Commentary

Have we become poor, bored and lazy?

November 11, 2020   ·   0 Comments

MARK PAVILONS

There’s no question the face of our society – both inward and outward – has changed.
These changes have been decades in the making, and some may have been fueled by the pandemic.
But the bottom line is our privileged society, and all of its members, have become a bit apathetic, entitled and complacent.
I was struck by a comment made in a Netflix movie, where an Africa refugee new to England called the European hosts “poor, bored and lazy.”
I thought about it for a long time, letting the brain worms twist and turn.
How right she was.
I’m a 50-something white male, from decent, hard-working European stock.
My parents arrived here after the war, starting over in this brave new world.
They arrived with little more than hope and optimism, believing this was a place to breathe deeply again, shed hatred, war and desperation.
Despite the emotional burdens they carried, they believed they could carve out something from nothing. They started over.
Hard work? No problem they were used to it. Inner strength and persevere ace? They had it in spades. Physical and emotional scars? Sure, who didn’t? PTSD? Likely more than they let on. Demons? A few.
Just how did they go from post-war immigrants to established, middle class Canadians?
Unfortunately I can’t ask them, or reminisce. I can no longer listen to tales long into the wee hours.
Many stories, perhaps the more difficult and tragic ones, were never shared or fully discussed.
I remember curled up in the back seat of my dad’s Oldsmobile, on the way home from a get-together. My mom had a bit too much to drink, and my parents fought over something trivial. She blurted out a secret that she kept from her kids. It was an incident in Germany before she snuck over the wall. I pretended to be asleep. I wish I had been. The unspeakable truth made me shake and cry. I had no idea what to do with this information.
I still don’t.
Hardships and tragedy? More than they deserved.
And for me? A decent upbringing filled with love, care and plenty of moral fibre. We weren’t rich but we had it good. No complaints from yours truly. I always felt lucky.
Also no turmoil, or real struggles. No starting over.
How easy I had it. And how easy our kids have it today. There’s no question I was a bit spoiled, and I didn’t have to deal with war-related PTSD.
I’m not saying you have to experience tragedy and misfortune and begin a new life to really get it. But it does put things in perspective.
Poor, bored and lazy?
Perhaps.
Poor in terms of not really getting it; not knowing what’s valuable. We have yet to fully put materialism and a tiny bit of wealth in real perspective. We still want and we spend frivolously. We waste.
Bored? At times. Why? Because our purpose is foggy, and our path unclear.
Our parents were never bored. They couldn’t afford to be. Laziness was the enemy.
As a youngster, I was never either.
The long summer days in rural Caledon were great. Nothing spectacular, but they didn’t have to be. Sunshine, long, waving grass, a few dandelions to blow around. A child doesn’t need much else.
I had chores, responsibilities and respect for my parents. Work before play, okay sometimes play instead of work. We had four acres north of Bolton, so in order for me to do those chores, my parents had to find me first!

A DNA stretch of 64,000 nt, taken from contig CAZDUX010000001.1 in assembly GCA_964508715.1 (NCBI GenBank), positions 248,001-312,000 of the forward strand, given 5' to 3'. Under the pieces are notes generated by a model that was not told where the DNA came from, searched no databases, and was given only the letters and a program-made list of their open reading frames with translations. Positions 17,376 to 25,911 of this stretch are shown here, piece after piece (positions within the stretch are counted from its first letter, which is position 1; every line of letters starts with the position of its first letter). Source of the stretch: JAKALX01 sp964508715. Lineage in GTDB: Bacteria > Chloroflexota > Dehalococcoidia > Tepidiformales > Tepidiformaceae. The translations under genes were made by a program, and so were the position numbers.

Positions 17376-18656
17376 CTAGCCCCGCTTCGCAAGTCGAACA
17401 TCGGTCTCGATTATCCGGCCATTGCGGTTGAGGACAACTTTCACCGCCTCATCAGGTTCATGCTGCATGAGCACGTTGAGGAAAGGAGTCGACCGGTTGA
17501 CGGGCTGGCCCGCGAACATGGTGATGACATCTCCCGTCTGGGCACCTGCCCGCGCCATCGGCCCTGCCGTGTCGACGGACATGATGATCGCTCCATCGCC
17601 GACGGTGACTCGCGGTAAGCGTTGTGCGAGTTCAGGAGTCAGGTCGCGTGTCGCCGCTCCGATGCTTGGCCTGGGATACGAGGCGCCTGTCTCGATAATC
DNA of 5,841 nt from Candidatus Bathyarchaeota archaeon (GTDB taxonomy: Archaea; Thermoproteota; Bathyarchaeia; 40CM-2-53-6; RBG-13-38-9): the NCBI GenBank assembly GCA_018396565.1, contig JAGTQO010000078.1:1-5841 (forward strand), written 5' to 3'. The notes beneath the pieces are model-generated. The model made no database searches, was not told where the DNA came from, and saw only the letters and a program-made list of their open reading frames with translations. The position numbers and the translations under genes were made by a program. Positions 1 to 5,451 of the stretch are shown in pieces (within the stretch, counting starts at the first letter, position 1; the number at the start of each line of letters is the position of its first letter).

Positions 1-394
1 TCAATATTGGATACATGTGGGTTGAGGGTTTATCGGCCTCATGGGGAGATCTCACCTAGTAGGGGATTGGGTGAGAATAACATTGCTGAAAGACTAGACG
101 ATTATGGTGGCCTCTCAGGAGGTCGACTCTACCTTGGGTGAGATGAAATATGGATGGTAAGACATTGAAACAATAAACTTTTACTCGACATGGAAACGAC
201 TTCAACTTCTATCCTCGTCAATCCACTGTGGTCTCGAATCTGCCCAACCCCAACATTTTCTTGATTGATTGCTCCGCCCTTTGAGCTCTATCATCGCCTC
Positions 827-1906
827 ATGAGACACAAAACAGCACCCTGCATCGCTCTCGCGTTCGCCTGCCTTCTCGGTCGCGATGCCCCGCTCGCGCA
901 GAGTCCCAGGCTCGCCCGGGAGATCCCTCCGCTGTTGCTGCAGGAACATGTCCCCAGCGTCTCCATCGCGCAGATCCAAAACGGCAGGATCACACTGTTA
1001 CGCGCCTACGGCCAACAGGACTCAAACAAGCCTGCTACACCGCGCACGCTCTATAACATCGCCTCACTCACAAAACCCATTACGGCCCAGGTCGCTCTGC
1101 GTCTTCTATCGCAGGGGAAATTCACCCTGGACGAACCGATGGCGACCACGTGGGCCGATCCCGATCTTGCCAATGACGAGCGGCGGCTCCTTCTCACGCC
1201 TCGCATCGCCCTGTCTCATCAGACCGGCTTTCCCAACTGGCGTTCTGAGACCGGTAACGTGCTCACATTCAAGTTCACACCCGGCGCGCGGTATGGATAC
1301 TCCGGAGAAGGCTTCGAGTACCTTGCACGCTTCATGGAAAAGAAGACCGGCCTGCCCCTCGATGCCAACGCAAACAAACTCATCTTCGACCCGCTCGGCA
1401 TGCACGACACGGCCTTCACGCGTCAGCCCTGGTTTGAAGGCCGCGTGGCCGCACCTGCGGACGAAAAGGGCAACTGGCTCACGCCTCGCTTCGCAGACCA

Today, boredom is the curse of tweens, teens and yes, many adults. Don’t get me wrong our kids are quite bright. But self-motivated, independent go-getters? Not so much.
I have to admit, even pre-COVID I was a bit lazy, not in terms of work, finances or family responsibilities. But I was definitely a bit lacking in the get-up-and-go department. My umph lacked umph.
Perhaps it was the stormclouds that have permeated much of 2020. Maybe, at this point in my life, I feel my best years are behind me and my future accomplishments may be few.
When did work, debt, paying bills and juggling car repairs, insurance and home renovations become so tedious, tiresome and burdensome?
When did we let the daily crap suck the joy out of us?
We must always be on guard, ready and willing to take on the next challenge. We must always be nimble and ready to charge.
When we become lazy, it can infiltrate our family relationships. These, most of all, require hard work, elbow grease, and a strong work ethic. Sound familiar?
Maybe my parents were archaic, old-fashioned and backwards. But were they?
They knew the secret all along because it came naturally. They didn’t need self-help videos. They didn’t talk about it or brag about it – they just did what was necessary.
They took their lumps but never revealed finances or bills or troubles to their kids. They were tough as nails.
We can all learn from this attitude.
We’re softies to be sure.
Paul Simon asked: “Why am I so soft in the middle when the rest of my life is so hard?”
Okay, we’ve all had to pay our dues, attend a few classes at the school of hard knocks, and get kicked around a bit here and there.
But it pales in comparison to what our distant relatives did in paving the way for us to enjoy what we have today.
How many 17-year-olds today would jump at the chance to serve their country? How many pre-teens would work in the fields after school to help out at home? How many of our youngsters even say “sir” or ma’am?”
Poor, bored and lazy.
Let’s put our heads together and turn this around, shall we?



         

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